Is Chrystia Freeland even worse than Justin Trudeau?

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Prime Minister Justin Trudeau's international reputation rests largely on his carefully curated image of a progressive, feminist, globalist leader. Initially, his charming demeanor and flashy socks captured the world's attention, but the substance quickly proved lacking. In global circles, Trudeau is often perceived as a mascot rather than a decision maker.

Global leaders soon realized that beneath the flashy exterior, Trudeau lacks meaningful insights. His speeches at forums like the World Economic Forum devolve into self-promotion, emphasizing his commitment to raising his sons as feminists, rather than addressing significant global issues. This focus on symbolism over substance has left him floundering in international politics, most notably during the NATO Ukraine negotiations.

The recent Abacus poll shows that Trudeau's popularity is particularly low among young men who see him as insincere and manipulative. The mask slips and the deceit becomes apparent - Trudeau the "feminist" dismissed allegations of sexual assault against him by saying the victim experienced it differently. This manipulation extends to his Indigenous relations as well, with his empty promises and disrespect leaving a bitter taste.

Deputy Prime Minister Chrystia Freeland often fills the void left by Trudeau's lack of policy engagement. Known for her work ethic and direct involvement in critical matters, she seems more hands-on compared to Trudeau's superficial approach. However, her management style carries its own drawbacks.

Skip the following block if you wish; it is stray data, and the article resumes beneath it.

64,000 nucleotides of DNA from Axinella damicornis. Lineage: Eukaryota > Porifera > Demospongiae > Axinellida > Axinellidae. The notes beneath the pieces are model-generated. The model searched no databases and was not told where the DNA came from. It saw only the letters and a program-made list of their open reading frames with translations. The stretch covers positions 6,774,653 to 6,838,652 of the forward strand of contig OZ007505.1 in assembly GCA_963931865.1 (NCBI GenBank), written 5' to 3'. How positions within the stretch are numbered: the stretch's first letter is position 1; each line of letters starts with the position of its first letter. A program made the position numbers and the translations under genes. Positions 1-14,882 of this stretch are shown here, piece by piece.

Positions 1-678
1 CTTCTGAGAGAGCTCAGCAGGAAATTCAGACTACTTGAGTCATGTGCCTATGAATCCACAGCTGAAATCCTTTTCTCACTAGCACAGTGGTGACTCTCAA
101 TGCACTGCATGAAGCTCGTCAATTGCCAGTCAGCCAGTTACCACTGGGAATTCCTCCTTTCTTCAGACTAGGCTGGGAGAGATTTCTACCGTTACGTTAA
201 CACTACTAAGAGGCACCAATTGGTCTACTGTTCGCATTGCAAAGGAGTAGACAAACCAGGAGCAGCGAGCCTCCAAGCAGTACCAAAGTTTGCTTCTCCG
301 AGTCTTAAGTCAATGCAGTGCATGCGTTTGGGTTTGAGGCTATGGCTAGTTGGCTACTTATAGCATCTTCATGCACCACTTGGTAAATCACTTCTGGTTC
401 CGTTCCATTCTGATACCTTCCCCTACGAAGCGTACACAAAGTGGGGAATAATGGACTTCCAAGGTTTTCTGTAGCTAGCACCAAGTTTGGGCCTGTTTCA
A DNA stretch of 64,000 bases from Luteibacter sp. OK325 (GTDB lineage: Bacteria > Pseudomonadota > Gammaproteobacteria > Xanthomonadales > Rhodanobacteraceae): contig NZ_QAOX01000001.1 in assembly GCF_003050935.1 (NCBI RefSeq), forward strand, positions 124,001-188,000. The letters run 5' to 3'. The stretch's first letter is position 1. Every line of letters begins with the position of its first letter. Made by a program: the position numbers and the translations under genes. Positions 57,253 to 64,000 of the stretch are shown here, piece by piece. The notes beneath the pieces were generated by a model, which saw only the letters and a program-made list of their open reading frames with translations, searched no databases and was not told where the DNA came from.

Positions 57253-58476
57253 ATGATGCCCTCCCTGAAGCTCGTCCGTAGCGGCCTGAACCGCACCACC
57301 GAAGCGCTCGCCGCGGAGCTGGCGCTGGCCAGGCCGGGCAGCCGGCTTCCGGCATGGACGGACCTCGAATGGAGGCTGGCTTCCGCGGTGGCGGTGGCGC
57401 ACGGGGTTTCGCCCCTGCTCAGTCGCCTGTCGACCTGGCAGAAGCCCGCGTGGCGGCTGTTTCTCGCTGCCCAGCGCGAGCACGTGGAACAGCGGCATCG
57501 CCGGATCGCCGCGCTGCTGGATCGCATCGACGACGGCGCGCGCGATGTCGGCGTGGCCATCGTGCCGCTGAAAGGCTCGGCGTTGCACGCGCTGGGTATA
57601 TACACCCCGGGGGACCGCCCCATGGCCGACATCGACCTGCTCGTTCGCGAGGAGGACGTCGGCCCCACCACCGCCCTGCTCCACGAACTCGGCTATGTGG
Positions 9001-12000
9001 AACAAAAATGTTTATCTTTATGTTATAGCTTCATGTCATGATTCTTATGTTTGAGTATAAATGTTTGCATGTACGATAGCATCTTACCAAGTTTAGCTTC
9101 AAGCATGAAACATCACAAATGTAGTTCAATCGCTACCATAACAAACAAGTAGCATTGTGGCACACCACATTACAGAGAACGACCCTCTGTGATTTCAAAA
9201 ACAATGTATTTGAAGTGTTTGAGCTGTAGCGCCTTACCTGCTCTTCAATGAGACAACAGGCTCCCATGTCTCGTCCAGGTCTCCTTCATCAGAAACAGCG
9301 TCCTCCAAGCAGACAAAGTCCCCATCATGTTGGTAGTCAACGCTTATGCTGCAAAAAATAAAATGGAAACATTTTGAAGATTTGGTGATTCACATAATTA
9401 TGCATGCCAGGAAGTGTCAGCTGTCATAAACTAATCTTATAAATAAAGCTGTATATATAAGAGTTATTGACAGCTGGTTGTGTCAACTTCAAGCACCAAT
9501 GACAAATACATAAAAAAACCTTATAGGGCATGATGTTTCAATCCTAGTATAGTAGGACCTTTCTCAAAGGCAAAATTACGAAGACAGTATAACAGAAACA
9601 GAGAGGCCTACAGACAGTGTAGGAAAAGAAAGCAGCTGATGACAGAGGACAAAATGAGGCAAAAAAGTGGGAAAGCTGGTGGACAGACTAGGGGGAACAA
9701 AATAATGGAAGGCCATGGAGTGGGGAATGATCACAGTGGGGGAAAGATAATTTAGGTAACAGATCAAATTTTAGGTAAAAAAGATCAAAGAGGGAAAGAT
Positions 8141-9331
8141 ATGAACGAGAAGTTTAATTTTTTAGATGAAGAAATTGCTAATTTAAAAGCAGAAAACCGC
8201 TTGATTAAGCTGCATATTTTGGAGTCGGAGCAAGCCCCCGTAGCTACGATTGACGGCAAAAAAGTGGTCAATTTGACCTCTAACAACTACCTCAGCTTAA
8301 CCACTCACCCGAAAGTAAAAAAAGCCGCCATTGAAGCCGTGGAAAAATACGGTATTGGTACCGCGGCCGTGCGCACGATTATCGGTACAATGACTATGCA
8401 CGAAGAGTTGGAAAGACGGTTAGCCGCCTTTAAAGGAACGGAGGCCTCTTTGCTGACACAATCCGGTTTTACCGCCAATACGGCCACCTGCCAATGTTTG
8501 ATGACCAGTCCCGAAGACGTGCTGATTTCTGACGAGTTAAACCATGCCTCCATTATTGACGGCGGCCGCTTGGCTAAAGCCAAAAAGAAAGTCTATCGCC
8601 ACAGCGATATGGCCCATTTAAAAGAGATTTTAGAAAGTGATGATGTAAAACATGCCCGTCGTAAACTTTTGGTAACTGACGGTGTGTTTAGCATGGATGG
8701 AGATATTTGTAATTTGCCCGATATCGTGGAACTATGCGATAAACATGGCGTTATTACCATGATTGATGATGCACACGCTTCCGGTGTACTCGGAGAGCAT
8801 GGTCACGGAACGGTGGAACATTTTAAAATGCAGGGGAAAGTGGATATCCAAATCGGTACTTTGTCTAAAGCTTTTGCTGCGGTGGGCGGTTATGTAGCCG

Freeland's condescension and evasiveness when answering straightforward questions echo the disconnected political rhetoric of Trudeau. Her recent comments on the carbon tax in Prince Edward Island demonstrated a glaring disconnect between her urban reality and the rural realities of many Canadians. Despite having a taxpayer-funded car and chauffeur, she suggested people should cycle or take public transport – a highly impractical suggestion for most Canadians.

Furthermore, she advocates for austerity measures that are disconnected from the realities of average Canadians, suggesting that they cut back on luxuries like Disney Plus subscriptions to afford the carbon tax. All this while she frequents high-profile events sporting $800 sneakers.

In the end, the problem with Trudeau and Freeland's leadership isn't just their hollow words and lack of substance. It's the fact that they seem completely disconnected from the realities of the people they claim to represent. They may be loved by international media and certain demographics, but for many Canadians, they symbolize the very problems they claim to be fighting against.

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